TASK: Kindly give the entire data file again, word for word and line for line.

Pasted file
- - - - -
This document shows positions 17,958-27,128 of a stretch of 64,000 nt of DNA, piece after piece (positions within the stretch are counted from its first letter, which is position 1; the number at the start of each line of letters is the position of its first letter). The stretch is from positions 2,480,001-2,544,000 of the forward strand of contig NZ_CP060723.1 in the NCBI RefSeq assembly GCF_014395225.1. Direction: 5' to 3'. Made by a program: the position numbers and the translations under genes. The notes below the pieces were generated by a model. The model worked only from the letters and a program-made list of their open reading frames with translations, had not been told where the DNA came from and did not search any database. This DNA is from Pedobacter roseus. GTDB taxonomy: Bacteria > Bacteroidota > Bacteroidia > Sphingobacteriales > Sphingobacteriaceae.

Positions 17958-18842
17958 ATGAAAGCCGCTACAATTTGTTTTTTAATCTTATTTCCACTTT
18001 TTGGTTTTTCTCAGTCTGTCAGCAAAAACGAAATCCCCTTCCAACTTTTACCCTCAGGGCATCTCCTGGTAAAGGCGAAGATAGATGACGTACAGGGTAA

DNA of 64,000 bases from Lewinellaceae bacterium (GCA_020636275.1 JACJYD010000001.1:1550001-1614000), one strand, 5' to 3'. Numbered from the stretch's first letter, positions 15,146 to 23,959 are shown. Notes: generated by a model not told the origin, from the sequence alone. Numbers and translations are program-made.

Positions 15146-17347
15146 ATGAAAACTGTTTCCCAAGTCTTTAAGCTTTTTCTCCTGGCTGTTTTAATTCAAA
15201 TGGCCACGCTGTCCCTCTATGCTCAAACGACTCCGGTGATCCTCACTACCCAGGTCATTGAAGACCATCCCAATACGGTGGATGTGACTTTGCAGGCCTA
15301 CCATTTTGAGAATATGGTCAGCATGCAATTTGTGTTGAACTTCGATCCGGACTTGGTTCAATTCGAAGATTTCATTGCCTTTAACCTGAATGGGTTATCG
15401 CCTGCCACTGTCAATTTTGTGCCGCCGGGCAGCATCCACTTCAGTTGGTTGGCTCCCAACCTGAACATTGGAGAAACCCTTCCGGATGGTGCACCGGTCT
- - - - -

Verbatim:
This document shows positions 17,958-27,128 of a stretch of 64,000 nt of DNA, piece after piece (positions within the stretch are counted from its first letter, which is position 1; the number at the start of each line of letters is the position of its first letter). The stretch is from positions 2,480,001-2,544,000 of the forward strand of contig NZ_CP060723.1 in the NCBI RefSeq assembly GCF_014395225.1. Direction: 5' to 3'. Made by a program: the position numbers and the translations under genes. The notes below the pieces were generated by a model. The model worked only from the letters and a program-made list of their open reading frames with translations, had not been told where the DNA came from and did not search any database. This DNA is from Pedobacter roseus. GTDB taxonomy: Bacteria > Bacteroidota > Bacteroidia > Sphingobacteriales > Sphingobacteriaceae.

Positions 17958-18842
17958 ATGAAAGCCGCTACAATTTGTTTTTTAATCTTATTTCCACTTT
18001 TTGGTTTTTCTCAGTCTGTCAGCAAAAACGAAATCCCCTTCCAACTTTTACCCTCAGGGCATCTCCTGGTAAAGGCGAAGATAGATGACGTACAGGGTAA

DNA of 64,000 bases from Lewinellaceae bacterium (GCA_020636275.1 JACJYD010000001.1:1550001-1614000), one strand, 5' to 3'. Numbered from the stretch's first letter, positions 15,146 to 23,959 are shown. Notes: generated by a model not told the origin, from the sequence alone. Numbers and translations are program-made.

Positions 15146-17347
15146 ATGAAAACTGTTTCCCAAGTCTTTAAGCTTTTTCTCCTGGCTGTTTTAATTCAAA
15201 TGGCCACGCTGTCCCTCTATGCTCAAACGACTCCGGTGATCCTCACTACCCAGGTCATTGAAGACCATCCCAATACGGTGGATGTGACTTTGCAGGCCTA
15301 CCATTTTGAGAATATGGTCAGCATGCAATTTGTGTTGAACTTCGATCCGGACTTGGTTCAATTCGAAGATTTCATTGCCTTTAACCTGAATGGGTTATCG
15401 CCTGCCACTGTCAATTTTGTGCCGCCGGGCAGCATCCACTTCAGTTGGTTGGCTCCCAACCTGAACATTGGAGAAACCCTTCCGGATGGTGCACCGGTCT